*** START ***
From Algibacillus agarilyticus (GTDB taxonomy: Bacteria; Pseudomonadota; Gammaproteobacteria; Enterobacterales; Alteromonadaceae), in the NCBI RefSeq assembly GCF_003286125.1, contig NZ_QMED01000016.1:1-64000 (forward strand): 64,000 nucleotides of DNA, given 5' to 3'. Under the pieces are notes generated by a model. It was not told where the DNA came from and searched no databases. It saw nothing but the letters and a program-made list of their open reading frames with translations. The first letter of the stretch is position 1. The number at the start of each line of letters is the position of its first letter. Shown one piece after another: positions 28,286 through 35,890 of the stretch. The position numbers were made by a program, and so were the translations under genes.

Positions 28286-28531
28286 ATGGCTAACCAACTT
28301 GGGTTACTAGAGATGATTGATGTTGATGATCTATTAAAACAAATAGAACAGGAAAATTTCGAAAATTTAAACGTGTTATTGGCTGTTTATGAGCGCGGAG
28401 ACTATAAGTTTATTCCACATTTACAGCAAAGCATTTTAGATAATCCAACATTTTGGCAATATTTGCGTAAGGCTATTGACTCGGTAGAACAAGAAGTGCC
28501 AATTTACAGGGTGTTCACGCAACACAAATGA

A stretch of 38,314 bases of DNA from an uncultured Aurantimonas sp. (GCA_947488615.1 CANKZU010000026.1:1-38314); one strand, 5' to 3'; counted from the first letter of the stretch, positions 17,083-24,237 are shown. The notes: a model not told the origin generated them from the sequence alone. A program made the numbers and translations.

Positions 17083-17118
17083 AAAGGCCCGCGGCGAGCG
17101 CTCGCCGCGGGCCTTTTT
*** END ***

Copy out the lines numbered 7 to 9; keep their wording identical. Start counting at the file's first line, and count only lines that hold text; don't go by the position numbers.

A stretch of 38,314 bases of DNA from an uncultured Aurantimonas sp. (GCA_947488615.1 CANKZU010000026.1:1-38314); one strand, 5' to 3'; counted from the first letter of the stretch, positions 17,083-24,237 are shown. The notes: a model not told the origin generated them from the sequence alone. A program made the numbers and translations.

Positions 17083-17118
17083 AAAGGCCCGCGGCGAGCG